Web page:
Hoover Institution Press: Ever Wonder Why? and Other Controversial Essays

Wednesday, December 13, 2006

Stanford— In Ever Wonder Why? and Other Controversial Essays (Hoover Institution Press, 2006), Thomas Sowell takes on a range of legal, social, racial, educational, and economic issues—along with “the culture wars”—in this latest collection of his controversial, always thought-provoking essays. From “gun control myths” to “mealy mouth media” to “free lunch medicine,” Sowell gets to the heart of the matters we all care about with his characteristically unswerving candor.

Sowell skewers the “mealy mouth media” that call terrorists “insurgents” and rioters “demonstrators.” He reveals how “the idiocy of relevance” in learning has been particularly destructive in the education of minority students at all levels. He explains how a free market and a strict construction of the 14th Amendment would never have permitted the laws that asked Rosa Parks to give up her seat to a white man. And he clarifies the confusion between equal opportunity and equal results that resides behind many kinds of “spoiled brat politics.”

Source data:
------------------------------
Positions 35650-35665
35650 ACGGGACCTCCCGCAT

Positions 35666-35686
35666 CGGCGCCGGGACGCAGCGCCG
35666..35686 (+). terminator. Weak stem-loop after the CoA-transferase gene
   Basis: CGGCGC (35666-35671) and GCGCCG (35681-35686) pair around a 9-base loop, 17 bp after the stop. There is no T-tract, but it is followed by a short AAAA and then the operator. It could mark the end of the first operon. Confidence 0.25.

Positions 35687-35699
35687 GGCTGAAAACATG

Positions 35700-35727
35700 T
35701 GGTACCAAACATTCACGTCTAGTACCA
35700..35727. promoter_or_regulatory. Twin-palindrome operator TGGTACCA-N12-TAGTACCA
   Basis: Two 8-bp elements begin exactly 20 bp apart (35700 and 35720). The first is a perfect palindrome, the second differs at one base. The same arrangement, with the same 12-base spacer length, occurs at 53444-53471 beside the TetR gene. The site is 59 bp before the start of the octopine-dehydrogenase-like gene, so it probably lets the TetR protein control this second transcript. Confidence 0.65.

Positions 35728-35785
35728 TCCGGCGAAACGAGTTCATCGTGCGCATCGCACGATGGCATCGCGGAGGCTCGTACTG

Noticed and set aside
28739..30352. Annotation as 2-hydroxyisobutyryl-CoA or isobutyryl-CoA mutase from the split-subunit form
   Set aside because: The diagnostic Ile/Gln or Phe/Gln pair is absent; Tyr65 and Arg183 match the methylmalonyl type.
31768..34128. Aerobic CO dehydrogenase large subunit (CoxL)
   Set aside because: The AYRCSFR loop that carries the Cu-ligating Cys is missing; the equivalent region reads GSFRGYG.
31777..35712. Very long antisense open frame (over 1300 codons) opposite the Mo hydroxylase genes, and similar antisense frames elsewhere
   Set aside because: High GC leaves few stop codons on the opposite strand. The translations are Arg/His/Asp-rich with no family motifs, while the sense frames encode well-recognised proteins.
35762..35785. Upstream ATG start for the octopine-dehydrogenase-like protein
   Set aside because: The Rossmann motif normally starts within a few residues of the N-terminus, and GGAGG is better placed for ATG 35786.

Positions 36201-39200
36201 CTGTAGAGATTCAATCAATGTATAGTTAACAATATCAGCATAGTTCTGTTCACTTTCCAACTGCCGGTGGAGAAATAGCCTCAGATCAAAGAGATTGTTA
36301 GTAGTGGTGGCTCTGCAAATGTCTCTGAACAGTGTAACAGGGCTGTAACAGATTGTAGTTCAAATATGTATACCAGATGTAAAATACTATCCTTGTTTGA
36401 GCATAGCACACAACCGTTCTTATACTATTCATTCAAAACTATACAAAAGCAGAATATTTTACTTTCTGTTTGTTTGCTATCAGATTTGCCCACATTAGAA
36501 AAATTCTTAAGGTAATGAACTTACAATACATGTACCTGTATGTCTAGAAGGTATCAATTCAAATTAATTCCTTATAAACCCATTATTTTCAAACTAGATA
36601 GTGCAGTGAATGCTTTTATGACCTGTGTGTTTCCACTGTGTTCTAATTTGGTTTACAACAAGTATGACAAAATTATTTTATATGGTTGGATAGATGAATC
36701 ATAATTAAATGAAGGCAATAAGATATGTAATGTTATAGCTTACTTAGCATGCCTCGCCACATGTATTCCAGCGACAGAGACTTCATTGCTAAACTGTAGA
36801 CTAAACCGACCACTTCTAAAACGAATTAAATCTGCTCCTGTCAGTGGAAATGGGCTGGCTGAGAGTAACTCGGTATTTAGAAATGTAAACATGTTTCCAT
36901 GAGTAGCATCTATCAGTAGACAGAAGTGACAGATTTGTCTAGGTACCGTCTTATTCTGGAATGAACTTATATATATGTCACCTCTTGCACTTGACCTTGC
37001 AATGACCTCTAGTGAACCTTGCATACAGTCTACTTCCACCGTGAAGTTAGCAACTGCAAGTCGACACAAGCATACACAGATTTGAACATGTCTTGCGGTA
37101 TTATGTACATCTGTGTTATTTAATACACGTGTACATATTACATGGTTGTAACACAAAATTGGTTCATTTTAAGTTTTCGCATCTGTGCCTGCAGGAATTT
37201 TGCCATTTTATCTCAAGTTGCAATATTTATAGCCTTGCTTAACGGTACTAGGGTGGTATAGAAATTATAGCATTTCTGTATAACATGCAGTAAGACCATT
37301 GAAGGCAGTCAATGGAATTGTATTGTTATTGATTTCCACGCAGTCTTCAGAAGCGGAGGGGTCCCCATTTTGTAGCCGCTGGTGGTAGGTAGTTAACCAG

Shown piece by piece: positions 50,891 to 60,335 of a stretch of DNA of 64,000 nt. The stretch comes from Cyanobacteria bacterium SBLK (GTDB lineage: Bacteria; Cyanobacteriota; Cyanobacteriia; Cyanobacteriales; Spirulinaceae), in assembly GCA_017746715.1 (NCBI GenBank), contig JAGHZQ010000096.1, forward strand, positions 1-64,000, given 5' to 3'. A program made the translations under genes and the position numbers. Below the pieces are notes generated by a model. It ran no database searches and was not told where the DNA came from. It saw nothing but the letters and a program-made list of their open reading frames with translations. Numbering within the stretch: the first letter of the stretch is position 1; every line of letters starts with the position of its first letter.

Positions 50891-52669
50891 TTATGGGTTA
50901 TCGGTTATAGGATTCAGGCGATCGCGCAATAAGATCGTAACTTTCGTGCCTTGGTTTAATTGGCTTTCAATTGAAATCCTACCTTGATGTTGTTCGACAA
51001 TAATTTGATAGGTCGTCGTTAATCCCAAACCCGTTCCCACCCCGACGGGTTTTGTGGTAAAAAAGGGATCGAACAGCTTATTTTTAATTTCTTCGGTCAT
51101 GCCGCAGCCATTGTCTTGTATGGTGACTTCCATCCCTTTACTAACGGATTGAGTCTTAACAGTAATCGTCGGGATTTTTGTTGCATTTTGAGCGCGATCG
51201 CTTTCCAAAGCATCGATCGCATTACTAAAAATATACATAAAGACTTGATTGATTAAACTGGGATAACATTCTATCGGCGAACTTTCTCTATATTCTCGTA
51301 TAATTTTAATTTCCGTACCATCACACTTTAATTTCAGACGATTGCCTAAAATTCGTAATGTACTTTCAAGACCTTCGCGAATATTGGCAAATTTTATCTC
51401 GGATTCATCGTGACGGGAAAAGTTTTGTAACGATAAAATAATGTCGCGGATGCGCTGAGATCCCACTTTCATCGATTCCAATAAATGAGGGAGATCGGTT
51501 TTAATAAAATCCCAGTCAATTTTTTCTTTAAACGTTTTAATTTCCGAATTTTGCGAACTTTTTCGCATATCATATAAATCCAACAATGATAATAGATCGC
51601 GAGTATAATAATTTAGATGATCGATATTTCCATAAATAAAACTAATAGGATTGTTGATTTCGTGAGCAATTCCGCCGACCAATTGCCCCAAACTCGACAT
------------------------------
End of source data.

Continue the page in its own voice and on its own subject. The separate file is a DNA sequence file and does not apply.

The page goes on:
With Ever Wonder Why?—drawn from the best of his popular syndicated newspaper columns—Sowell once again takes dead aim at the self-righteous and self-important forces in government, media, education, and other areas of our society, offering the thoughtful perceptions, commonsense insights, and straightforward honesty we have come to expect from one of conservatism’s most articulate voices.

Thomas Sowell is the Rose and Milton Friedman Senior Fellow on Public Policy at the Hoover Institution, Stanford University. Among his published works are Basic Economics, Race and Culture, and A Conflict of Visions. He has also published in both academic journals and the popular media including the Wall Street Journal, the New York Times, Forbe,s and more than 150 newspapers that carry his nationally syndicated column.

Ever Wonder Why? and Other Controversial Essays
by Hoover Fellow Thomas Sowell

ISBN: 0-8179-4752-3            $15.00, paperback
460 pages                                November 2006